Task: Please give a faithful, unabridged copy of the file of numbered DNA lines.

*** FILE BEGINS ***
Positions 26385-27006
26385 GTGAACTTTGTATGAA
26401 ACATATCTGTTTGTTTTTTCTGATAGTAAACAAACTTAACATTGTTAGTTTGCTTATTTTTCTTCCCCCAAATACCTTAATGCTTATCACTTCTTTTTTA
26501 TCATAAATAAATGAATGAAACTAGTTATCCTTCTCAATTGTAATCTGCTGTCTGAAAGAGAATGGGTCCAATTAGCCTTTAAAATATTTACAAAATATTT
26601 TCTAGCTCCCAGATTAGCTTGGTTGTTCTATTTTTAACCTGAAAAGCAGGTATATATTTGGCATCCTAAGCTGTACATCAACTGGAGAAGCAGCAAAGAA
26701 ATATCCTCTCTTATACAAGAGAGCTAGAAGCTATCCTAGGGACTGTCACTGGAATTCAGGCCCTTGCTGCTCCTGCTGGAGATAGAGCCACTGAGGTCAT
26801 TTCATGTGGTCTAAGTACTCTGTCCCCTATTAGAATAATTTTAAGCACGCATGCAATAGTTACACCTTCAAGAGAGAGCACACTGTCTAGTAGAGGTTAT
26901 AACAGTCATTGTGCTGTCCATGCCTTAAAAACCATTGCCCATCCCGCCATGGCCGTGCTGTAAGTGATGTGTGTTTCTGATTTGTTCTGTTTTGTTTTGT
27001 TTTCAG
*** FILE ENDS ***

Positions 26385-27006
26385 GTGAACTTTGTATGAA
26401 ACATATCTGTTTGTTTTTTCTGATAGTAAACAAACTTAACATTGTTAGTTTGCTTATTTTTCTTCCCCCAAATACCTTAATGCTTATCACTTCTTTTTTA
26501 TCATAAATAAATGAATGAAACTAGTTATCCTTCTCAATTGTAATCTGCTGTCTGAAAGAGAATGGGTCCAATTAGCCTTTAAAATATTTACAAAATATTT
26601 TCTAGCTCCCAGATTAGCTTGGTTGTTCTATTTTTAACCTGAAAAGCAGGTATATATTTGGCATCCTAAGCTGTACATCAACTGGAGAAGCAGCAAAGAA
26701 ATATCCTCTCTTATACAAGAGAGCTAGAAGCTATCCTAGGGACTGTCACTGGAATTCAGGCCCTTGCTGCTCCTGCTGGAGATAGAGCCACTGAGGTCAT
26801 TTCATGTGGTCTAAGTACTCTGTCCCCTATTAGAATAATTTTAAGCACGCATGCAATAGTTACACCTTCAAGAGAGAGCACACTGTCTAGTAGAGGTTAT
26901 AACAGTCATTGTGCTGTCCATGCCTTAAAAACCATTGCCCATCCCGCCATGGCCGTGCTGTAAGTGATGTGTGTTTCTGATTTGTTCTGTTTTGTTTTGT
27001 TTTCAG